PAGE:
How America's Dental Health Crisis Created Mexico's "Molar City"

How America's Dental Health Crisis Created Mexico's "Molar City"
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Immigration and the Mexican border have been in the news for months. But all the stories have been about people coming to the United States. The untold story is how many Americans are leaving the U.S. for Mexico. Not to stay but to get dental care.

So many Americans are making the trip across the border to see a dentist that one small border town, Los Algodones, is now better known by its nickname: Molar City. The demand has become so great that a website has been created to help Americans make appointments with Mexican dentists before they leave home.

If you’re like me and are able to see a dentist regularly, you’ve probably never heard of Molar City. I hadn’t until I read about it in an eye-opening report written by researchers at the conservative Arizona-based Goldwater Institute. The Goldwater Institute is one of a growing number of groups on both sides of the political aisle advocating for the licensure of midlevel providers in dentistry, similar to nurse practitioners and physician assistants, as a means to improve access to affordable dental care in the U.S.

Los Algodones, population 5,500, is the northernmost town in Mexico, a stone’s throw from the international border at Andrade, California, and just 10 miles west of Yuma, Arizona. But this is no typical border town. It has far more dentists per capita than any city or town in Mexico. Or the United States for that matter. In fact, it reportedly has the highest density of dentists in the world. By some estimates, just about one of every 15 residents is a dentist.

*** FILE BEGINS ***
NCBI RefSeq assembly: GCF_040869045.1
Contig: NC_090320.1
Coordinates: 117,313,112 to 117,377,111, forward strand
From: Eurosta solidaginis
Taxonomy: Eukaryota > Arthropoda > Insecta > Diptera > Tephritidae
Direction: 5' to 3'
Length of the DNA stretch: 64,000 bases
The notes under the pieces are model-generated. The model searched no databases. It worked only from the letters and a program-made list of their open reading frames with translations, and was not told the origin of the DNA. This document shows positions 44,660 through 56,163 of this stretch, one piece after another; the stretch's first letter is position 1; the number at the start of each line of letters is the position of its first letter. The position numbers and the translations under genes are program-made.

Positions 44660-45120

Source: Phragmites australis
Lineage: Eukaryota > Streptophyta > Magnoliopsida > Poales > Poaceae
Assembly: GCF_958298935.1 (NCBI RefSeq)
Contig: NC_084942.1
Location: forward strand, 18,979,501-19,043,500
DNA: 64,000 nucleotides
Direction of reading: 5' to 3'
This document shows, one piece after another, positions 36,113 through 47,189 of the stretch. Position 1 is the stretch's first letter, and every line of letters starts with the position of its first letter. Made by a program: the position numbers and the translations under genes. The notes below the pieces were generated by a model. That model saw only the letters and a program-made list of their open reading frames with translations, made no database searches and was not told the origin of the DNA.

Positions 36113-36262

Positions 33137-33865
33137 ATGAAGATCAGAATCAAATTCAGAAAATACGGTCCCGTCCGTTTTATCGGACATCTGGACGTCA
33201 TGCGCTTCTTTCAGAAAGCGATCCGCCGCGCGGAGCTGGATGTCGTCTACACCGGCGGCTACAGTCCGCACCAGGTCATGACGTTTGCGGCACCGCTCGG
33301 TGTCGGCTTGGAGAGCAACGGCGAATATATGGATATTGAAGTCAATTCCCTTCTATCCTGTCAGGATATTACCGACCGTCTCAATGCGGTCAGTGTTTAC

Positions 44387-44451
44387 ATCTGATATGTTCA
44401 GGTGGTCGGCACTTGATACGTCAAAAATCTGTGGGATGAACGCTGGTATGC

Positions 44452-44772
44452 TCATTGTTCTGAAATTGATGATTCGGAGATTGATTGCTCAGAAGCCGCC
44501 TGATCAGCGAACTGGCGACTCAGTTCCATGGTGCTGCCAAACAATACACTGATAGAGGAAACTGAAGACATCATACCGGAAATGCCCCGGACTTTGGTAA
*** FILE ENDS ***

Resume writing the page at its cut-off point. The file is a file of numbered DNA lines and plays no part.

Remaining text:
Tens of thousands of Americans are now going to Los Algodones every year not only because dental care in the United States has become so expensive but also because a growing number of U.S. communities have few if any dentists.

Not only are there not enough dentists in the United States—the Health Resources and Services Administration (HRSA) estimates that we need thousands more just to meet current demand—most of the dentists we do have now work in prosperous parts of our cities and suburbs. That’s understandable when you consider the amount of student loan debt many dental school graduates now face. Of dental school graduates with student loans, the average debt grew to $261,149 last year, according to the American Dental Education Association. More than 30 percent of graduates reported debt exceeding $300,000.

Ballooning student debt and the high cost of setting up a dental practice have contributed to a growing maldistribution of dentists. As of last year, more than 50 million people lived in the 5,493 officially designated Dental Care Professional Shortage Areas in the United States. HRSA estimates we need more than 8,000 dental practitioners to meet demand in those areas, where there are one or fewer dentists per 5,000 people.

Adding to the problem is that an estimated 130 million Americans have no dental coverage, according to the National Association of Dental Plans. One reason is the fact that Medicare doesn’t cover routine dental care.